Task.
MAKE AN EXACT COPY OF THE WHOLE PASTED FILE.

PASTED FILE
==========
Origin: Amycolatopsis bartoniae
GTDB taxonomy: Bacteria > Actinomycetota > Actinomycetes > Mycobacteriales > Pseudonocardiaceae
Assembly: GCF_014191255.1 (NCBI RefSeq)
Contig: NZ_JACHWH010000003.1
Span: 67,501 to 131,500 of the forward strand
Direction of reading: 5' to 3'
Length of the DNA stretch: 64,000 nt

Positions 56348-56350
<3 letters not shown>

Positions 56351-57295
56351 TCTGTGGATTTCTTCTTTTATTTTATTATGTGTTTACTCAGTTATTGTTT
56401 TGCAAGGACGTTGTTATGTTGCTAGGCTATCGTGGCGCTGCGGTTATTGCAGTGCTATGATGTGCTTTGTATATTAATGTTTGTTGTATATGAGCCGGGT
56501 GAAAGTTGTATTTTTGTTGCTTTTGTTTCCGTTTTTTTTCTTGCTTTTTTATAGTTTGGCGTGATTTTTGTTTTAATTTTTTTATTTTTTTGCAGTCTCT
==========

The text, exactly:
Origin: Amycolatopsis bartoniae
GTDB taxonomy: Bacteria > Actinomycetota > Actinomycetes > Mycobacteriales > Pseudonocardiaceae
Assembly: GCF_014191255.1 (NCBI RefSeq)
Contig: NZ_JACHWH010000003.1
Span: 67,501 to 131,500 of the forward strand
Direction of reading: 5' to 3'
Length of the DNA stretch: 64,000 nt

Positions 56348-56350
<3 letters not shown>

Positions 56351-57295
56351 TCTGTGGATTTCTTCTTTTATTTTATTATGTGTTTACTCAGTTATTGTTT
56401 TGCAAGGACGTTGTTATGTTGCTAGGCTATCGTGGCGCTGCGGTTATTGCAGTGCTATGATGTGCTTTGTATATTAATGTTTGTTGTATATGAGCCGGGT
56501 GAAAGTTGTATTTTTGTTGCTTTTGTTTCCGTTTTTTTTCTTGCTTTTTTATAGTTTGGCGTGATTTTTGTTTTAATTTTTTTATTTTTTTGCAGTCTCT